The EECS undergraduate culture at Berkeley sure is...interesting. Being in the Bay means a feast of not just big companies in Silicon Valley, but also hip start-ups in San Francisco. If you don't have your summer internship offer signed by November, you're clearly a failure*. We are direct feeder into the gentry.
To fully immerse yourself in the context of this project, take a minute to visit berkeleyeecs.com. Keep it open in another tab, and come back when you're ready.
If that wasn't clear enough, check out these comments on a thread of my favorite website, Reddit dot com, referring to /r/eecs:
Just like the Bay's "hella", EECS majors have developed their own lingo. EECS master race (preferably typed with a hashtag in all caps, like so: #EECSMASTERRACE) has, like transistors, spiked in such popularity, it's even prompted faculty responses:
Another favorite phrase, and what I have decided to create as a token of my time here, is
EECS Circlejerk (noun): a collection of EECS majors talking about EECS things, usually about how great EECS is.
I wanted to capture this phrase in a less vulgar fashion, so I opted for a movable EECS on a keychain-like circle. Also, as someone who really enjoys doing research in fabrication, I couldn't let myself slide with a stagnant 3D print.
After some searching, I found that the official EECS logo uses a font called Berkeley Oldstyle, a custom variation of University Oldstyle.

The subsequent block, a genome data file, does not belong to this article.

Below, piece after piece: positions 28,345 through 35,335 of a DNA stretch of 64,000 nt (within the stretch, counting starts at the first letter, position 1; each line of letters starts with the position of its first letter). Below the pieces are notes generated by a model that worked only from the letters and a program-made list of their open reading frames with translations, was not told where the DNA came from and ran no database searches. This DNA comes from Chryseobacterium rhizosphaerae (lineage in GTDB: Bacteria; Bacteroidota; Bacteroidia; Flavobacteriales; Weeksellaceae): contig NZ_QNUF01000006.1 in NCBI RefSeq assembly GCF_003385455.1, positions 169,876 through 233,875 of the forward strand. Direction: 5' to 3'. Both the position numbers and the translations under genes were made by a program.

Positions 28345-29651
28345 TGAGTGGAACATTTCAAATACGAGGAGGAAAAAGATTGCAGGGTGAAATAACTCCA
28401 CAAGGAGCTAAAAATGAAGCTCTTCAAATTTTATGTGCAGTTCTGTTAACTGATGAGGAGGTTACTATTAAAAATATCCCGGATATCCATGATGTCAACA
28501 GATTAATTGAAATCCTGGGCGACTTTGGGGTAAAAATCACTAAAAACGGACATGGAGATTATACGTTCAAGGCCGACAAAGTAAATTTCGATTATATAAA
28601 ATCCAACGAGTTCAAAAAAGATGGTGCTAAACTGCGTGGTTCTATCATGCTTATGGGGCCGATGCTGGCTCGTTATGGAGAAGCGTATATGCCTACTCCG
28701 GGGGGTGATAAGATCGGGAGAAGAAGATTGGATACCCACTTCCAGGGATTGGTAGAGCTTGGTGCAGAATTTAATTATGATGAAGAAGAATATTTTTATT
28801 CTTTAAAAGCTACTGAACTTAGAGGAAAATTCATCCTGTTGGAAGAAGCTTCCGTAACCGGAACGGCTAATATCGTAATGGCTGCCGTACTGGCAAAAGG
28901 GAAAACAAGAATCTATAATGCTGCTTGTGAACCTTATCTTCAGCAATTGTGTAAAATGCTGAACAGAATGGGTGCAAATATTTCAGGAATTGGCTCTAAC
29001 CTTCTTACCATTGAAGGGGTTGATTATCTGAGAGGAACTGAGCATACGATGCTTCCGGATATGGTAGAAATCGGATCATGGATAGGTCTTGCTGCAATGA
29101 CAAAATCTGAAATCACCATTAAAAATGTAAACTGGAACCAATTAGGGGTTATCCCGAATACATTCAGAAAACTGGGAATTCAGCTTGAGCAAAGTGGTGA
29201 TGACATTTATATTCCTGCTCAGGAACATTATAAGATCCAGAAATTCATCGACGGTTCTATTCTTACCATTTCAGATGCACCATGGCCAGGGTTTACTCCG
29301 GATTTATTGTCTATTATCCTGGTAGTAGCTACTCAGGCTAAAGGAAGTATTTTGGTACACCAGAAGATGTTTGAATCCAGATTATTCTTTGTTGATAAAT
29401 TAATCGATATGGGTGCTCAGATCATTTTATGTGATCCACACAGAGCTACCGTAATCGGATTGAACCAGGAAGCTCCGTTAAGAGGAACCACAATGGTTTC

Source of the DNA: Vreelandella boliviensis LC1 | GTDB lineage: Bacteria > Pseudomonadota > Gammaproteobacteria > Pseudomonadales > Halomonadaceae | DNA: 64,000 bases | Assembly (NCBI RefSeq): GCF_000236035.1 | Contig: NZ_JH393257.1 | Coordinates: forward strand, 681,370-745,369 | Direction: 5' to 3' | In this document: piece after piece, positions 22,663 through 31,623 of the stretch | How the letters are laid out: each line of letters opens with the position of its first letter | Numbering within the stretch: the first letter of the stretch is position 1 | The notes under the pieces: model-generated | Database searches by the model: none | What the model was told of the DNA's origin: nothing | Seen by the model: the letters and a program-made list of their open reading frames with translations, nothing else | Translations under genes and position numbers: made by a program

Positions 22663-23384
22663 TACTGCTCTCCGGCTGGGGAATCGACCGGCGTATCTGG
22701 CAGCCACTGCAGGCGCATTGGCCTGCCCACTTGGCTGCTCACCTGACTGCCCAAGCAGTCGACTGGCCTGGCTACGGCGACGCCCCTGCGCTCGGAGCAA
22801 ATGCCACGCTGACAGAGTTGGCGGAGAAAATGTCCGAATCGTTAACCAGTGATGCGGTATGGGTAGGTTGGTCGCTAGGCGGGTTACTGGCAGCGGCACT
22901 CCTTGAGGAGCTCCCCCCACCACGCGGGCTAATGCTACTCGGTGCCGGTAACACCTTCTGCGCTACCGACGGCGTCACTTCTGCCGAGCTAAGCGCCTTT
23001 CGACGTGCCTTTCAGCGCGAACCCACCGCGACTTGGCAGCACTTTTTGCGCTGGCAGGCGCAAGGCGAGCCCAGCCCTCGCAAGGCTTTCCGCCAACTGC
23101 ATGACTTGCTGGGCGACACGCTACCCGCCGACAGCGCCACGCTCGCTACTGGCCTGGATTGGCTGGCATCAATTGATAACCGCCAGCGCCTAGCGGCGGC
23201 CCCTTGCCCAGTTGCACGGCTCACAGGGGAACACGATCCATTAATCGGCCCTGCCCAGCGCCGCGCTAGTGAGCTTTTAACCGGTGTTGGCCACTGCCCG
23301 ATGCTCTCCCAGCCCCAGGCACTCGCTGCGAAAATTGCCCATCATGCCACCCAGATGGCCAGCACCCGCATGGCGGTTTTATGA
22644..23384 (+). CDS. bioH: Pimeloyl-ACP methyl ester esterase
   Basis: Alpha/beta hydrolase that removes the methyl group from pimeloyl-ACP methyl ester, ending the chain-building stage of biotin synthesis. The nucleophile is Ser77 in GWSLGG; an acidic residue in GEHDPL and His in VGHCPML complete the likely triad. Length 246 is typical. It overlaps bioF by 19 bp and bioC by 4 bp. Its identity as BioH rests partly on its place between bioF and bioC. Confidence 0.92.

I used Blender for modeling since I needed kerning. I got lazy and, instead of trying to develop a support structure for moving the EECS text, I made one big EECS intended to rotate along its own axis. I printed this on a Makerbot in Jacobs.
Sadly, I forgot that extrusion layers are only like .5mm thick, and did not leave enough space for the hole on the letters. Thus the EECS doesn't actually rotate or move.
On my return flight from a HCI conference in Charlotte, NC, I decided that I shouldn't be lazy and actually 3D model my original plan. Instead of making a support structure, I realized I could just take the difference of a larger ring and the text, as above. I made sure to make the subtractive ring bigger this time around.
I printed this result on the Printerbots in the Invention Lab. However, I forgot about the support material! So the floating key ring didn't turn out very well, but it did remind me of a paper about 3D printed hair I saw at the conference.
Finally, after my pal Tomás suggested using a platform support instead of a brim, the small movable EECS finally came to life:
Because the small movable EECS had a lot of whitespace, though, I decided to combine my first immovable print with the second movable one for the ultimate EECS keychain.
Here is a gif of me demonstrating the little EECS circling around the big EECS:
And here's the whole thing on my (new, since someone threw up on my old one on BART) backpack, chilling with my other accoutrements:
* You think I'm kidding, but a lot of my friends legitimately feel terrible about this.
(I'm sorry if the term "circlejerk" offends. It's supposed to, I think. Because that's #eecs.)